Fair Pay and Safe Workplaces in a nutshell


Louise Davies is an Affirmative Action Paralegal in Constangy's Winston-Salem, North Carolina, office. For more than 15 years, she has helped employers develop affirmative action plans and respond to audits and on-site investigations by the Office of Federal Contract Compliance Programs. She also conducts diversity training for employers. Louise is a graduate of Wesleyan College in Macon, Georgia.

On August 25, 2016, the FAR Council and the Department of Labor issued their Final Rule and Final Guidance on the Fair Pay and Safe Workplaces Executive Order, which Cara Crotty has covered exhaustively here.

This is the "nutshell" version.

The Executive Order addresses three topics: (1) the reporting of "Labor Law violations," (2) paycheck transparency, and (3) complaints and dispute transparency.

Reporting of Labor Law violations

  • Contractors must disclose all Labor Law violations during the pre-award bidding process (a "Labor Law" is just about any federal law that governs the employment relationship, and a "violation" is some level of "finding" by the government or a court that a violation occurred, such as a reasonable cause determination from the Equal Employment Opportunity Commission)
  • Labor Law violations that occurred between October 25, 2016, and the date of submission, or in the 3 years before submission, whichever time period is shorter, must be reported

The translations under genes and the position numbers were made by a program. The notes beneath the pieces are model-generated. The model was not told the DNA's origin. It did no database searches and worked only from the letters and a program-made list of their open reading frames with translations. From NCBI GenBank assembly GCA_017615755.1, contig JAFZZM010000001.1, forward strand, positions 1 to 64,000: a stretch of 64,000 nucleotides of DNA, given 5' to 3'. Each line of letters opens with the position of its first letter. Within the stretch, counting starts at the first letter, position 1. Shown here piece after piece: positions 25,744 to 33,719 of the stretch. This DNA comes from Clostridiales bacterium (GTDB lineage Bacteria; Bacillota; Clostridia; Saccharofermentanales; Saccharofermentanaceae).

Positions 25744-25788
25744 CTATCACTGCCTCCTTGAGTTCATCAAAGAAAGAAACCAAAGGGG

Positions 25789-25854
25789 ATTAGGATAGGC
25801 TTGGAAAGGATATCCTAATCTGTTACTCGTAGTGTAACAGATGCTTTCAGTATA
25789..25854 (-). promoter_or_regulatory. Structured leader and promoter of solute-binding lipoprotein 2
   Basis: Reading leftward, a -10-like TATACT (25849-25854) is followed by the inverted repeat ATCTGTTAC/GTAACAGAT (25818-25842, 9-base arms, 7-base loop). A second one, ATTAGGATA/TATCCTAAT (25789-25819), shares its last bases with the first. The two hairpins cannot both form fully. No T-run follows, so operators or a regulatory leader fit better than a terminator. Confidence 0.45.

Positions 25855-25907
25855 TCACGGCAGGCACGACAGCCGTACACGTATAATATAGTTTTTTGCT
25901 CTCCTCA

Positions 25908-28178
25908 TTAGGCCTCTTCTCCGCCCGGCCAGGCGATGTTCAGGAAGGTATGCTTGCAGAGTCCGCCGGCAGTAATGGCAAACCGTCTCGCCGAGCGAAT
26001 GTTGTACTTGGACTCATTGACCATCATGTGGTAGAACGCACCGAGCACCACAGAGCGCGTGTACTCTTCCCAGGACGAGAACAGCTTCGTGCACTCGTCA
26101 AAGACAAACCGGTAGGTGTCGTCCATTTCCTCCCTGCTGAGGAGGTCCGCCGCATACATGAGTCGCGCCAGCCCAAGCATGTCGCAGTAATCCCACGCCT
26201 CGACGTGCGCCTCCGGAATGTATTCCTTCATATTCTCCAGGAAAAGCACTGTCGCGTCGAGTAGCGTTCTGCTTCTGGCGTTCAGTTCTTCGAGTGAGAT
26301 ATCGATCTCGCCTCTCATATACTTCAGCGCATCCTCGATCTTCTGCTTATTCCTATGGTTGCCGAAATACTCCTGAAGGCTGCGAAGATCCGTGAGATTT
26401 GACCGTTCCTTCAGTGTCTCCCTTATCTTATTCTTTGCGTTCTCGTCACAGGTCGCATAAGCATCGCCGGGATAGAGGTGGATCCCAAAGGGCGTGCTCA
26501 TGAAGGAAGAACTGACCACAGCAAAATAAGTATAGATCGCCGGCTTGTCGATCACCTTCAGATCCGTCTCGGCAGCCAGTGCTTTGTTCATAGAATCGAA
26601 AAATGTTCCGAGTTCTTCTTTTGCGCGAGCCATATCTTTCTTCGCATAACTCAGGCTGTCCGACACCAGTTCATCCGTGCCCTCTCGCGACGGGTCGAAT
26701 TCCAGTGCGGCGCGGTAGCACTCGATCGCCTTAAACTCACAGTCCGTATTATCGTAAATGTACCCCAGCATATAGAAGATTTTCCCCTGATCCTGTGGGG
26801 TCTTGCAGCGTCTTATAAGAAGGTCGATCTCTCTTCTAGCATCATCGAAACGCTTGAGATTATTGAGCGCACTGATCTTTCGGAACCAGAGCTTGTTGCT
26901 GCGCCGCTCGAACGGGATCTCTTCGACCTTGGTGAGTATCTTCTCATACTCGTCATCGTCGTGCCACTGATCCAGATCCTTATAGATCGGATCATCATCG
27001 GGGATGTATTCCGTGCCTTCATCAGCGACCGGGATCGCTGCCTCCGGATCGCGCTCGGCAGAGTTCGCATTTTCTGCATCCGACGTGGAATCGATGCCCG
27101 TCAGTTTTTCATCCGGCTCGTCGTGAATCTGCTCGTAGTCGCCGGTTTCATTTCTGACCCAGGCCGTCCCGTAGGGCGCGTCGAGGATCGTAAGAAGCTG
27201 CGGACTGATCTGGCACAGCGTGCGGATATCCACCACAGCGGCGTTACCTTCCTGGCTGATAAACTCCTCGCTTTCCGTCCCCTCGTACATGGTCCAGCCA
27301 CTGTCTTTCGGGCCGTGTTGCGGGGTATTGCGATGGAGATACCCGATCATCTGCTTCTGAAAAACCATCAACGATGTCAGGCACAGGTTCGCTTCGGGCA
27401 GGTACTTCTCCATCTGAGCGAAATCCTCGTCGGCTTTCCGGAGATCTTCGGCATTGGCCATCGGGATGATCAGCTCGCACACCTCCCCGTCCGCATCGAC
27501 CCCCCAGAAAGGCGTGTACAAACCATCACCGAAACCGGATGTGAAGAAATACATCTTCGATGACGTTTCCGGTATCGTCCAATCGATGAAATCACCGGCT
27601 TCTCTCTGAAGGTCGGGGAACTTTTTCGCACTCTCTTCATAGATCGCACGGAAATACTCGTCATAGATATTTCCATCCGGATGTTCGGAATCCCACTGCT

• Contractors may provide explanations for the violations to help demonstrate that they are "responsible employers"
  • Violations will be analyzed and categorized as serious, repeated, willful or pervasive
  • Subcontracts valued at $500,000 are also covered.

Paycheck transparency

  • Employees must be provided a wage statement document every pay period that provides the information specified in the regulations.

Complaints and dispute transparency

  • Companies with contracts valued at $1 million or more are prohibited from having pre-dispute arbitration agreements for certain Title VII and tort claims.

The actual regulations are extensive, and federal contractors should become familiar with them. Cara's in-depth treatment, again, is here. Cara is also offering a free webinar on the regulations from 1 to 2:30 p.m. Eastern on Wednesday, September 21. Although the webinar is free, registration is required. If you're a federal contractor, you will not want to miss it.

Robin Shea has 30 years' experience in employment litigation, including Title VII and the Age Discrimination in Employment Act, the Americans with Disabilities Act (including the Amendments Act). 
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